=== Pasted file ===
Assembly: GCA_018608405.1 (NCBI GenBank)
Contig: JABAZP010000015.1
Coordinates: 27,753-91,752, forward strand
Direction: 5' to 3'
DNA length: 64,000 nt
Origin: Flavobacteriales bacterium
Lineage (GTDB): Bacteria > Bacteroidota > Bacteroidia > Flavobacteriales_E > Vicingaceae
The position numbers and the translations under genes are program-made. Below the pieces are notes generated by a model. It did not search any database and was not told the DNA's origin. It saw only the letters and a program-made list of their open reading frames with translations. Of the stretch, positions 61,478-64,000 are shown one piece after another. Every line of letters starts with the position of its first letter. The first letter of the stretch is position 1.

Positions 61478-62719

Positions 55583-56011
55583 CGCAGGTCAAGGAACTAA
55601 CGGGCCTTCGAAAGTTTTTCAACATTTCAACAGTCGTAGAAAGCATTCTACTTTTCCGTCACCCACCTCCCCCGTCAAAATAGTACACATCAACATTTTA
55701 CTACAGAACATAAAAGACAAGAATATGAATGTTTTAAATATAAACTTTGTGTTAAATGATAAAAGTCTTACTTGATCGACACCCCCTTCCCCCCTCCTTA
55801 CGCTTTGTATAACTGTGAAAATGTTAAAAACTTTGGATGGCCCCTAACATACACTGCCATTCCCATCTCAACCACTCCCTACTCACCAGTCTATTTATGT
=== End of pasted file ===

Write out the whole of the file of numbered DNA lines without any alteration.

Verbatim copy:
Assembly: GCA_018608405.1 (NCBI GenBank)
Contig: JABAZP010000015.1
Coordinates: 27,753-91,752, forward strand
Direction: 5' to 3'
DNA length: 64,000 nt
Origin: Flavobacteriales bacterium
Lineage (GTDB): Bacteria > Bacteroidota > Bacteroidia > Flavobacteriales_E > Vicingaceae
The position numbers and the translations under genes are program-made. Below the pieces are notes generated by a model. It did not search any database and was not told the DNA's origin. It saw only the letters and a program-made list of their open reading frames with translations. Of the stretch, positions 61,478-64,000 are shown one piece after another. Every line of letters starts with the position of its first letter. The first letter of the stretch is position 1.

Positions 61478-62719

Positions 55583-56011
55583 CGCAGGTCAAGGAACTAA
55601 CGGGCCTTCGAAAGTTTTTCAACATTTCAACAGTCGTAGAAAGCATTCTACTTTTCCGTCACCCACCTCCCCCGTCAAAATAGTACACATCAACATTTTA
55701 CTACAGAACATAAAAGACAAGAATATGAATGTTTTAAATATAAACTTTGTGTTAAATGATAAAAGTCTTACTTGATCGACACCCCCTTCCCCCCTCCTTA
55801 CGCTTTGTATAACTGTGAAAATGTTAAAAACTTTGGATGGCCCCTAACATACACTGCCATTCCCATCTCAACCACTCCCTACTCACCAGTCTATTTATGT